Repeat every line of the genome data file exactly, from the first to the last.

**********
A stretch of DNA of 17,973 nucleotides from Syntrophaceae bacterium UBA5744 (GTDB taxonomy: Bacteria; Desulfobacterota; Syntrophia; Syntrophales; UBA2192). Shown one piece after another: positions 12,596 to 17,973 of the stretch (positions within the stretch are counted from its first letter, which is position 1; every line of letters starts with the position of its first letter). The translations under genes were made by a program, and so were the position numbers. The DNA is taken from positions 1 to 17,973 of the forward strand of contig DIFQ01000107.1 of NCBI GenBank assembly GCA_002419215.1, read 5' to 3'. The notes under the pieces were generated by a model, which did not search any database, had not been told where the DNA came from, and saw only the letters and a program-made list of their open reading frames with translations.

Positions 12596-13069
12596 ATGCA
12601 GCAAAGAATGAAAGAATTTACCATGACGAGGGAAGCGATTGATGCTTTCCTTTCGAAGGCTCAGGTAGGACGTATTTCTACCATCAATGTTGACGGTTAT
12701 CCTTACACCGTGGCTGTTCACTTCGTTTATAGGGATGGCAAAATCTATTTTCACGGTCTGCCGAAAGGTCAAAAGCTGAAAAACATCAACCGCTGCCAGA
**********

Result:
A stretch of DNA of 17,973 nucleotides from Syntrophaceae bacterium UBA5744 (GTDB taxonomy: Bacteria; Desulfobacterota; Syntrophia; Syntrophales; UBA2192). Shown one piece after another: positions 12,596 to 17,973 of the stretch (positions within the stretch are counted from its first letter, which is position 1; every line of letters starts with the position of its first letter). The translations under genes were made by a program, and so were the position numbers. The DNA is taken from positions 1 to 17,973 of the forward strand of contig DIFQ01000107.1 of NCBI GenBank assembly GCA_002419215.1, read 5' to 3'. The notes under the pieces were generated by a model, which did not search any database, had not been told where the DNA came from, and saw only the letters and a program-made list of their open reading frames with translations.

Positions 12596-13069
12596 ATGCA
12601 GCAAAGAATGAAAGAATTTACCATGACGAGGGAAGCGATTGATGCTTTCCTTTCGAAGGCTCAGGTAGGACGTATTTCTACCATCAATGTTGACGGTTAT
12701 CCTTACACCGTGGCTGTTCACTTCGTTTATAGGGATGGCAAAATCTATTTTCACGGTCTGCCGAAAGGTCAAAAGCTGAAAAACATCAACCGCTGCCAGA